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Business spotlight: escaping the challenges of lockdown

10 August: Laura de Poitiers, financial controller of AIM-listed plc Escape Hunt, tells ICAEW Insights how the business coped through COVID, about her work in the charity sector and the benefits of ACA training.

Astrophysics, ethically bottled mineral water and accountancy may at first glance appear to have little in common. 

But such an analysis might betray a slight lack of imagination: a criticism that couldn’t be levelled at Laura de Poitiers. 

For de Poitiers, the 33-year-old financial controller of AIM-listed plc Escape Hunt, the links are deep and what ultimately brought her to her current position. 

For it was while supporting herself with a part-time job for a property asset management company to help pay her way through an astrophysics masters at UCL, that she discovered her love of business and ultimately accountancy, through her ACA. 

On leaving university de Poitiers secured a training contract at London-based firm Arnold Hill. Having learnt a broad range of skills across multiple sectors such as charities, LLPs, tax and audit, she was duly offered a job at Belu Water by a hedge fund client she was auditing, who was a NED at the social enterprise. 

Once at Belu Water – which sells ethical bottled mineral water but gives away all profits to WaterAid – she duly set about professionalising its finance function, which until her arrival had consisted of a part-time bookkeeper.

“The biggest thing for me was communicating with management,” says de Poitiers, who relished the challenge of building something from scratch and implementing proper controls and systems. 

“I was able to provide real insight rather than just numbers”.  

After five years and having played her part in watching the business she describes as “a wonderful place to work” grow its revenues from £2.5m to £6m, she set about finding a new challenge.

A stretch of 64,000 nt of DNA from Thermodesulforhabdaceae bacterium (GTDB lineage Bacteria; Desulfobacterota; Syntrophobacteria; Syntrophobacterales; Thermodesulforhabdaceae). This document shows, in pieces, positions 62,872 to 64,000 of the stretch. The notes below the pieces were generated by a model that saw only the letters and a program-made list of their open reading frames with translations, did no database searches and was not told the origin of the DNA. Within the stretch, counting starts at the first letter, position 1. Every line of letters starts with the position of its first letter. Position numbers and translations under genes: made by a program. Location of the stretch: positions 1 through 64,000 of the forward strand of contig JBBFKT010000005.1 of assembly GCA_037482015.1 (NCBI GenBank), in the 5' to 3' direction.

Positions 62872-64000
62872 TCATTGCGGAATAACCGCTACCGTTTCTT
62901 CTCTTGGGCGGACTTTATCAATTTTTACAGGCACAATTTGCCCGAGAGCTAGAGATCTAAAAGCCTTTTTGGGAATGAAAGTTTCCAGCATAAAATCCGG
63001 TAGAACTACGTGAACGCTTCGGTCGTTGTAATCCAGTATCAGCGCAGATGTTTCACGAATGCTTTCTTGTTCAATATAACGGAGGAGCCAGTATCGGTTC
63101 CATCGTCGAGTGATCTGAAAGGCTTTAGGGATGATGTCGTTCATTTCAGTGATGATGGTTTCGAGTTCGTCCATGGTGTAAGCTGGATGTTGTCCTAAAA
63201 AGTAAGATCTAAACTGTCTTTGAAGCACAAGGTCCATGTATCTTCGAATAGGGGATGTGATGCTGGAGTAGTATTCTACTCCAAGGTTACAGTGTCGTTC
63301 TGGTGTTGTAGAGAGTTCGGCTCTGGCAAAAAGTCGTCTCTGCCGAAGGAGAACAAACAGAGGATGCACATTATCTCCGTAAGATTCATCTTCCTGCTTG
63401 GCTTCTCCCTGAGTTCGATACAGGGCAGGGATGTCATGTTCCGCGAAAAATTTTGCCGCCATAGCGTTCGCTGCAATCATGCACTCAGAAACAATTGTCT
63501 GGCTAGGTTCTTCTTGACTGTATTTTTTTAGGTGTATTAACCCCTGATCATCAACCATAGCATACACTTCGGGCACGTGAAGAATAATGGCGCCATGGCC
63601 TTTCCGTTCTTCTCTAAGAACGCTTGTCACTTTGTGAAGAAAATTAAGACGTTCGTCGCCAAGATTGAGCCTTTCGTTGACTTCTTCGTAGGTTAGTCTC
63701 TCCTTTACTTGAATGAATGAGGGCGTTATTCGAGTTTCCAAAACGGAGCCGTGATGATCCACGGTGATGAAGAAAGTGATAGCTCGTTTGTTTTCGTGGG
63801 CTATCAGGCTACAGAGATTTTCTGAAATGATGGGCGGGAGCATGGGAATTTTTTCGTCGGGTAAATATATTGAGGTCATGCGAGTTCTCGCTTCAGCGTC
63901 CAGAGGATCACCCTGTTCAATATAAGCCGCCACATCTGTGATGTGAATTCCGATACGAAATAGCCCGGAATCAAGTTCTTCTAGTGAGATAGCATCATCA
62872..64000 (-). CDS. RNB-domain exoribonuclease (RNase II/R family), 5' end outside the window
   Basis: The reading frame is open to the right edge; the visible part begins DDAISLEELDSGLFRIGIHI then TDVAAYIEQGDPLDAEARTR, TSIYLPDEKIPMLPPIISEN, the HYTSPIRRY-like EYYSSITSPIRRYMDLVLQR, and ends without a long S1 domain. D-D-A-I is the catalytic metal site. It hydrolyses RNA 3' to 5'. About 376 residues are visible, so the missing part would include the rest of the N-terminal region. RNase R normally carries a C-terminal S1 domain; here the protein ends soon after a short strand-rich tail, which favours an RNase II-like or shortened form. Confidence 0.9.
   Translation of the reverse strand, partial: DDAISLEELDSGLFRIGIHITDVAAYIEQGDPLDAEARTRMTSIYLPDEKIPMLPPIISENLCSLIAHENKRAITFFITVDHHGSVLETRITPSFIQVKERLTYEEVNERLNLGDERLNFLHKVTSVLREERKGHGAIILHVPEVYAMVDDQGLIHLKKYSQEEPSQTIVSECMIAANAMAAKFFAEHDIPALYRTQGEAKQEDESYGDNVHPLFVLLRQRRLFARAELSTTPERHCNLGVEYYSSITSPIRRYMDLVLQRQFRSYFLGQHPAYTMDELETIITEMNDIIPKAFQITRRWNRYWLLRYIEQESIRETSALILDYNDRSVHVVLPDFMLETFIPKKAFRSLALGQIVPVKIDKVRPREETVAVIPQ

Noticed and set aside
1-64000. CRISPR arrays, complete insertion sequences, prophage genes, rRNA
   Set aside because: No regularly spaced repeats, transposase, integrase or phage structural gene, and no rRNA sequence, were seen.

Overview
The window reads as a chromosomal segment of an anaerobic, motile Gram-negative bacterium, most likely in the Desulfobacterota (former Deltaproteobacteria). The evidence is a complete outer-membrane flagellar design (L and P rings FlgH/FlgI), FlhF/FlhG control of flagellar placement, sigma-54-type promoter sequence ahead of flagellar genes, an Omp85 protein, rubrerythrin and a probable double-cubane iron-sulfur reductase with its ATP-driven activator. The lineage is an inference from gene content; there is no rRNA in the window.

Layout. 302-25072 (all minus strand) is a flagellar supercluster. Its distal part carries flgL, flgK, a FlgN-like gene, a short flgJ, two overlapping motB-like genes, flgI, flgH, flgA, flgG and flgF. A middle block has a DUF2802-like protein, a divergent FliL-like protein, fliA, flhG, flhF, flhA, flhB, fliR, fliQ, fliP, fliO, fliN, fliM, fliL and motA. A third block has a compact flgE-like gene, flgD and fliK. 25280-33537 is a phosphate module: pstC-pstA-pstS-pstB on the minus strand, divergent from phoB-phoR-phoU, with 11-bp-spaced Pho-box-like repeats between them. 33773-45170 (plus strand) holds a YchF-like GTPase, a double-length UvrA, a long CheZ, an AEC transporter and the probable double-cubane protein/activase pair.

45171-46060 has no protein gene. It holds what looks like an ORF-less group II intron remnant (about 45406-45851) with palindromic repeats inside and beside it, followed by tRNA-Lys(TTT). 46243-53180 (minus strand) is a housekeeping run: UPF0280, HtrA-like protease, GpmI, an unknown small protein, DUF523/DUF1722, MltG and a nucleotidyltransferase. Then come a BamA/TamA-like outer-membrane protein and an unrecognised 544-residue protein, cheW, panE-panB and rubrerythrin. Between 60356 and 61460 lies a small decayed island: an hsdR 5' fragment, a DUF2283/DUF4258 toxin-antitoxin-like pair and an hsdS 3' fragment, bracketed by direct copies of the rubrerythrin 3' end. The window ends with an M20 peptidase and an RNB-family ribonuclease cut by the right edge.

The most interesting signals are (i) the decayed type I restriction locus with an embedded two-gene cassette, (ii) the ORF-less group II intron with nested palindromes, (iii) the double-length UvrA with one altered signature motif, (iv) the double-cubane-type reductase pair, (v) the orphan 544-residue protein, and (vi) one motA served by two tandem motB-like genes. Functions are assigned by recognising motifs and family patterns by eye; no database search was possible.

Not long afterwards, she found herself discussing a role about a new escape room venture that “within 10 minutes” de Poitiers knew she was fascinated by. 

What was then little more than a cash shell looking for a business to buy in the UK – having had its initial plans to purchase restaurant chain Wahaca fall through – the opportunity to buy Escape Rooms came up. 

That business soon became her current employer.  “When I found out I could set up the finance function from scratch, I realised that’s what I wanted: it was the next step,” recalls de Poitiers.

While at Belu, senior colleagues had stressed the importance of learning the art of ‘commerciality’ and running a business rather than just ‘doing finance’, so she soaked up all she could learn from a plc. That was almost three years ago. And within a few months of starting at Escape Hunt, de Poitiers had quickly learnt how to set up the controls, a UK-wide payment system, how to collect franchisee debts and integrate everything into its numerous websites. 

Theatricals  

Despite all this, the achievement that generates the most pride for de Poitiers is her voluntary work as Treasurer for Deptford-based Montage Theatre Arts, a charity which provides numerous dance, singing and acting opportunities for children in Lewisham. 

At the interview, recounts de Poitiers, the charity’s chairwoman sat her down and said: “The charity’s fantastic, it does wonderful things, but the problem is we don’t know from one day to the next how much money we’re making. And we definitely don’t know until the end of the year when the audited accounts are done to even find out how much we made that year”.